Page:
Just like cap and trade, the health care discussion is turning into a debate on economics and costs. The legislation on the floor of the Senate takes in tax revenues from 2010-2014 but postpones spending until after 2014. Senator Judd Gregg calls this a shell game. Unlike the House passed bill, the Senate bill includes an increase in the Medicare portion of the payroll tax. The current Medicare tax is 2.9 percent and it is paid equally by employers and employees. Under the Senate bill, the Medicare payroll tax rises to 3.4 percent for workers making more than $200,000 a year and joint tax filers with annual income over $250,000.

Rea Hederman and Curtis Dubay, Senior Policy Analysts at the Heritage Foundation, note that the House passed bill includes:

  1. 5.4% surtax on joint filers with adjusted gross income over $1 million or single tax filers whose agi exceeds $ 500,000.00 (Estimated to raise $460 billion.)

  2. an excise tax of 2.5% on the sale of medical devices ranging from wheelchairs, breast pumps, insulin injectors and syringes for patients with diabetes ($20 billion)

  3. 8% tax on total payroll for businesses with over $750,000.00 in total payroll;

  4. limits on flexible spending accounts ($13.3 billion savings)

  5. exclusions for over the counter drugs—can not be paid for by health savings accounts

  6. eliminating deductions for expenses which are allocated to the Medicare Part D subsidy program ($3 billion savings).

And the list goes on, from an excise tax on high cost “Cadillac” health insurance plans that cost more that $8,500 a year for individuals or $21,000 for families, limiting qualified medical expense definitions and the creation of a 5% tax on cosmetic surgery and procedures like Botox treatments, tummy tucks and face lifts. A lot of taxes but not much cost containment. Interestingly, the taxpayer will be asked to pay more and more taxes if a government based health care plan is allowed to subsidize itself in the future.

A recent health care forum hosted by the Fishers Chamber of Commerce saw providers, employers and consultants prescribing medicine to cure our present system. Panelists noted that true reductions in cost and improved efficiency can only be obtained through better management of chronic disease, sharing of medical information through electronic medical records across provider and state lines, changes in the way medical providers are compensated, elimination of perverse reimbursement formulas for health care providers, and medical liability reform. No where in any of the nearly 2,000 pages of the House or Senate bill do we see wellness programs or ideas which change our culture or which allow for enhanced personal accountability. One example cited by a panelist at this health care forum is helping the senior citizen who should be fitted for the right type of sock and shoe when circulation and diabetic issues are at hand.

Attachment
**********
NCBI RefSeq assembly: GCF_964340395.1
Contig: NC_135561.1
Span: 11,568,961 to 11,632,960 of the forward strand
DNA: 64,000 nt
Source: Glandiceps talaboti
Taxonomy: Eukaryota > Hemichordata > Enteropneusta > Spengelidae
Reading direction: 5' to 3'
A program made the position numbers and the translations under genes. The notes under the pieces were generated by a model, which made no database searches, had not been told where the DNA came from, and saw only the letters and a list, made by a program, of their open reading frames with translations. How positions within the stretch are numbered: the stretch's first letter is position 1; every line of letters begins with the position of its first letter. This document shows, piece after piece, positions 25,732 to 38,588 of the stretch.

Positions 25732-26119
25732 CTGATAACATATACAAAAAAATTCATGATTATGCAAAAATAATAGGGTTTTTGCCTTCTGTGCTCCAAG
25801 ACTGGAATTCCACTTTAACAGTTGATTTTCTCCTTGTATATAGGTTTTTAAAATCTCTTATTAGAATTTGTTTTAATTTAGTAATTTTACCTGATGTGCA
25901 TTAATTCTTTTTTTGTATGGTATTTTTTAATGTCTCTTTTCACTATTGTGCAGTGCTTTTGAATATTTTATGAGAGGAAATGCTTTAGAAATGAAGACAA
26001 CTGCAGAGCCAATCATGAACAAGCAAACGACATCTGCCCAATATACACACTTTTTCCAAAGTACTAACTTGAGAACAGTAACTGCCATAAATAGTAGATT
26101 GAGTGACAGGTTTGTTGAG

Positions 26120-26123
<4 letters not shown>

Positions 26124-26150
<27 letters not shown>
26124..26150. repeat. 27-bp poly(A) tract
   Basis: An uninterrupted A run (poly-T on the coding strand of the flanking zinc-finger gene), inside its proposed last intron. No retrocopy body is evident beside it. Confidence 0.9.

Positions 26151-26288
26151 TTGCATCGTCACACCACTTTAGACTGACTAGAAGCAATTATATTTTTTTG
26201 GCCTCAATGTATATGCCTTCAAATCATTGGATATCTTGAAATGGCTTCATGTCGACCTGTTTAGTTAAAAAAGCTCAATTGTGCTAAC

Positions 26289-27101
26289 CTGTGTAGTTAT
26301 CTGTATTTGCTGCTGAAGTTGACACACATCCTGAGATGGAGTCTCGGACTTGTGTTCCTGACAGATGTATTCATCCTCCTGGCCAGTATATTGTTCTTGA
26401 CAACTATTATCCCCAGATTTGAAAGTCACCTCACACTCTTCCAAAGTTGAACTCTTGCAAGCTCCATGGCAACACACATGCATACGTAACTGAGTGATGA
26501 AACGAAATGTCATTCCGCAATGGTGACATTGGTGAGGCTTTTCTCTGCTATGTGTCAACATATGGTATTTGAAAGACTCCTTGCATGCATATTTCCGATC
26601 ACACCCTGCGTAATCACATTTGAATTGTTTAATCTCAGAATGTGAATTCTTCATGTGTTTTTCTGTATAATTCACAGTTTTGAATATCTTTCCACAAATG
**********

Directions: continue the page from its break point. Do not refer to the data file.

We need a new focus on primary care. We need non-physicians helping patients with nutritional counseling, with preventions for diabetes and with heart disease. We need doctors who are paid the same for each patient and who share and profit from savings in the health care system through use of best practices which are rooted in outcomes research and use of evidence based practices.

Healthcare reform would be more effective and affordable if we implement simple insurance reforms that ban insurance companies from dropping individuals with pre existing health conditions and guaranteeing that an individual’s health insurance will not be taken away by disease or sickness in the future? This will require an individual mandate and penalties for those who chose not to pay for health insurance. In line with car insurance, the key issue will be affordability. The insurance reforms are not worth much if the health care policy is unaffordable to those with pre existing illnesses. Presently, the Senate bill provides no way to assure that the policies will be affordable when these new insurance reforms are implemented.

We should focus subsidies on the small businesses with less than 50 employees since most uninsured work full time or part time at these small businesses or are the spouse or child of a worker at a small business that does not have the profit margins to pay for health insurance. Furthermore, instead of a public option, instead of taxpayer support of abortion, instead of government based rationing, instead of taxes on medical devices, instead of increased Medicare premiums, and instead of unrealistic cuts in Medicaid and Medicare reimbursements to providers, simple insurance reform with subsidies to individuals at small businesses would accomplish the reform most Americans are wanting.

When the final two versions of health care reform move to conference committee for the ironing out of differences between the House and the Senate passed bills, our representatives do not have to vote for the bill. The legislation, in their present forms, should be rejected. We need market-based health care reform. Sam Rayburn, the former speaker of the U.S. House of Representatives was known to say, “When I feel the heat, I see the light.” Contact your U.S. Senator and U.S. Congressman and help them see the light.

Mark Hurt is a Kokomo attorney who served as health care adviser to Rep. Fred Grandy, R-Iowa, Sen. Dan Coats, R-Ind., and Michigan Gov. John Engler.

Matthew Tetrault